“We don’t have remedies as part of our contracts. The coal mines have really just worked with us to adjust tonnage,” he said. “It’s a little bit more than that now, but no penalties.”
Brett Phipps, Duke Energy’s managing director for fuel procurement, suggested that all coal-based power generators face similar challenges. He said the increased volatility in unit dispatch has driven Duke Energy to review and update its fuel procurement strategies. He noted that the process is dynamic and changes with market conditions. Some of the company’s high-level initiatives include:
■ Increasing the percentage of spot coal purchases.
■ Targeting seasonal purchases and deliveries to align with high-demand periods.
■ Raising inventory targets for marginal coal units.
■ Requiring flexibility in new contracts, such as the ability to vary volume by±20% on a quarterly basis.
■ Looking for transactions that tie natural gas and coal purchases together.
■ Developing an integrated fuel procurement strategy team with key stakeholders from various departments.
■ Improving analytical tools that forecast fuel needs.
At least some of the mining companies understand the problem. For the most part, they feel the same pain that generators do and have a self-interest in seeing coal-fired plants succeed.
“We recognize that the landscape has changed and, in response, we have an open dialogue with our customers and the entire supply chain to help all parties meet their objectives,” a spokesperson for Alpha Natural Resources, a company with 18 active mines in Kentucky and West Virginia, said.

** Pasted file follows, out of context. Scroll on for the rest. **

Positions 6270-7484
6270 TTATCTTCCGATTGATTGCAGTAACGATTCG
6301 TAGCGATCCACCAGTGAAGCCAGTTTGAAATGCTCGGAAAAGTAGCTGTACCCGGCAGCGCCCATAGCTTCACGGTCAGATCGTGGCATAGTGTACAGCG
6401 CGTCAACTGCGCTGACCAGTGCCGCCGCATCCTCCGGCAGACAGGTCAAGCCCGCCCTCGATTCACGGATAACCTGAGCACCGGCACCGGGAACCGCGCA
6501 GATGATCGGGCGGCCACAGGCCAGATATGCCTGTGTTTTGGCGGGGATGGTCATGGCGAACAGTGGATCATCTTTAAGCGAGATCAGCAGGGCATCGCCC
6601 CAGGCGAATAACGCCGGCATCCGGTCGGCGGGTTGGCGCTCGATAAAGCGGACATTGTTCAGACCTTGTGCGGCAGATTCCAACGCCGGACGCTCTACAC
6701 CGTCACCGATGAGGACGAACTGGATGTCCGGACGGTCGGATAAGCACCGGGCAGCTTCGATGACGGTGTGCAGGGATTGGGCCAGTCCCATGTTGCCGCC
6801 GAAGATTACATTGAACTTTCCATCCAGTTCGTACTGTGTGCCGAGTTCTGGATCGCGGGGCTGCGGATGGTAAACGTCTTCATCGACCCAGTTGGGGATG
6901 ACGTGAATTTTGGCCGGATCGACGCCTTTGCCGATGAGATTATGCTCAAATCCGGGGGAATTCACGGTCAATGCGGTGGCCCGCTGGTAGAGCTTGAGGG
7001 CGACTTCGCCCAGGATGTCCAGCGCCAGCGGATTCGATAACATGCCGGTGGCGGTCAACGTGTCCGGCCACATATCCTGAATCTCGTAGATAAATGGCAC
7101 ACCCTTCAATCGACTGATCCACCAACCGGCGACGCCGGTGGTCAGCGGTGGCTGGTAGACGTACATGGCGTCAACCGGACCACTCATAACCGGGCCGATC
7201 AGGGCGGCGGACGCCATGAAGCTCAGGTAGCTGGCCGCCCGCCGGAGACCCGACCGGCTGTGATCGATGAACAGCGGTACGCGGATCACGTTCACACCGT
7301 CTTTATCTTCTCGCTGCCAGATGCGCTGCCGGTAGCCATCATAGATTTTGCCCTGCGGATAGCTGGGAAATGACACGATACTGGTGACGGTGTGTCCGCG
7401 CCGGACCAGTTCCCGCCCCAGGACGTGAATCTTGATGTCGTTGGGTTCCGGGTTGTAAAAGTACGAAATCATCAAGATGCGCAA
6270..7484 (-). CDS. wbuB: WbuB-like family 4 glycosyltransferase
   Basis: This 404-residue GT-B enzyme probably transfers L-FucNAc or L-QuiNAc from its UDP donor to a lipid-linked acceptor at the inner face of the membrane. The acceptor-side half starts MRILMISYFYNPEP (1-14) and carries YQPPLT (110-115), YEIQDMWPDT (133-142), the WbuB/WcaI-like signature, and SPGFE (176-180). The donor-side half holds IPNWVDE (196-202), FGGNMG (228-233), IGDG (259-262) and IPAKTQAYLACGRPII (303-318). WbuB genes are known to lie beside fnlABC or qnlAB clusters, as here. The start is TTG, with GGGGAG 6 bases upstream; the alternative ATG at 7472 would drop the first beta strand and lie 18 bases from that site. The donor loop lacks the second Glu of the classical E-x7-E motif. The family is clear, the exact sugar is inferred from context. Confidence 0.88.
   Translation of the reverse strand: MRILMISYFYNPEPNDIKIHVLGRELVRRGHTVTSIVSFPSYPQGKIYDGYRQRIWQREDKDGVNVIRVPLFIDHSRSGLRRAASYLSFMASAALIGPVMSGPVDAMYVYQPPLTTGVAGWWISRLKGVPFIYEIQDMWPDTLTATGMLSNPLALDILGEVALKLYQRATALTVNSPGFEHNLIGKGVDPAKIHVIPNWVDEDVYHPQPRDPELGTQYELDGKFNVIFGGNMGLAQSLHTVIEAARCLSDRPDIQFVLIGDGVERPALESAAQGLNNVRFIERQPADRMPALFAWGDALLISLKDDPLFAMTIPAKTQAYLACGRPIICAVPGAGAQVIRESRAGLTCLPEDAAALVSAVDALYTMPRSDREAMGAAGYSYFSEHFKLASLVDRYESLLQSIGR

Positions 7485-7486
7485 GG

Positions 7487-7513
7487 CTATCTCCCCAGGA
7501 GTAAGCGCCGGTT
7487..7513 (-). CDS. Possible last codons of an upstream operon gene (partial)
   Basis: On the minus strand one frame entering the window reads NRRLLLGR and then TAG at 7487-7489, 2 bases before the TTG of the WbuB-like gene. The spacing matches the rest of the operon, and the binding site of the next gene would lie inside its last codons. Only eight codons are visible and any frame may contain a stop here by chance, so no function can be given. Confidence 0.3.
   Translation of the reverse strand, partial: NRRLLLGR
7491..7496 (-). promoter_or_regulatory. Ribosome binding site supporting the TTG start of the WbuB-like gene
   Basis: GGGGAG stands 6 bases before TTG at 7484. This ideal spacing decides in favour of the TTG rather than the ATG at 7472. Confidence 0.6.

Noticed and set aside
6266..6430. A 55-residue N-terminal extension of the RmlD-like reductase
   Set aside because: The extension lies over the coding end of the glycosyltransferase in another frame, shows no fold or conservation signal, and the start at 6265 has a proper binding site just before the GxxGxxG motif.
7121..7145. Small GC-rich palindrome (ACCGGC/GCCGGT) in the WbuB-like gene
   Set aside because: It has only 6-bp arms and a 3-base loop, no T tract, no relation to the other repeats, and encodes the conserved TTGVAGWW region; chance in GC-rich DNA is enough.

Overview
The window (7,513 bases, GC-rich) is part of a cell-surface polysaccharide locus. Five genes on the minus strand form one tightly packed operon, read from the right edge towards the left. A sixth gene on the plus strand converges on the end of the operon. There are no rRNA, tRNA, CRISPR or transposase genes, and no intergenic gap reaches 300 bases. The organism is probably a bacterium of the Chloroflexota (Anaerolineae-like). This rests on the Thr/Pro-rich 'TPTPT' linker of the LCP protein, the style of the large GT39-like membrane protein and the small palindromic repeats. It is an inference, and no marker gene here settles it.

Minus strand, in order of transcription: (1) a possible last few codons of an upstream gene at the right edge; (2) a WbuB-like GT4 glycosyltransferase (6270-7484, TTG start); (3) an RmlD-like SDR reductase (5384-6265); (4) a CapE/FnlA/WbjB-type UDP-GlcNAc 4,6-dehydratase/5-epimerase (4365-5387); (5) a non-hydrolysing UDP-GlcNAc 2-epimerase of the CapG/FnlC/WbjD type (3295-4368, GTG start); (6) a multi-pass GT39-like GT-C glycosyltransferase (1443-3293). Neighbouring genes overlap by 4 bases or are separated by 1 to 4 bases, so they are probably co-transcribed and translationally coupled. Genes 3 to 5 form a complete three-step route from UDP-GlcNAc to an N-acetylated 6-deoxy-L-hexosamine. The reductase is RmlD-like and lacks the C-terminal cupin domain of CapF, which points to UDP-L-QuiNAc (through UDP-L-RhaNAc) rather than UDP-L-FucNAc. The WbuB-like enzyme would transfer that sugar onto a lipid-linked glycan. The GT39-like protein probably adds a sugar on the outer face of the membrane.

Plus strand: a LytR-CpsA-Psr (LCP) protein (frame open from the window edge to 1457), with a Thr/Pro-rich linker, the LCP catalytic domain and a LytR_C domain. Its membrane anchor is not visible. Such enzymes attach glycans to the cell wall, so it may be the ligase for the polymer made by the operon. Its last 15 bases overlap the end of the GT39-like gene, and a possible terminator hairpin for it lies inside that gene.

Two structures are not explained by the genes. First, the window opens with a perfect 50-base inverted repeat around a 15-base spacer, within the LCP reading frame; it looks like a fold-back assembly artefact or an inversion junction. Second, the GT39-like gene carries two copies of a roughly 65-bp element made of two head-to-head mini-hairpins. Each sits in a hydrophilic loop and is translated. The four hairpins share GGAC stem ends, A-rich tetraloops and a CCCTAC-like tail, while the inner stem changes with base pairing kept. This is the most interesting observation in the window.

Robert Murray (Figure 2), CEO of Murray Energy Corp., the largest underground coal mining company in the U.S., said his company is doing some very unique things to market its coal.
“There are many ways to do it,” Murray told POWER in an exclusive interview. “We’ve been at it now for several years.”
For example, Murray said his company has worked with several very large power plants that were not being dispatched consistently. Murray agreed to reduce the purchase price for his coal so that the plants would be more competitive in the market. As part of the deal, the plants are obligated to share some of their profits with Murray Energy. Murray said his company is getting 30% of the earnings from 425 MW that was not committed to the grid at one plant, while it participates on a sliding scale at another plant.
“We become partners with the power company in these contracts,” Murray said. “They’re all different.”
Of course, Murray still offers physical sale agreements—the more conventional type of contract—if that’s what the buyer wants, but he said power off-take agreements and price participation agreements seem to provide more flexibility for buyers and less potential for default. Murray doesn’t see the situation changing anytime soon.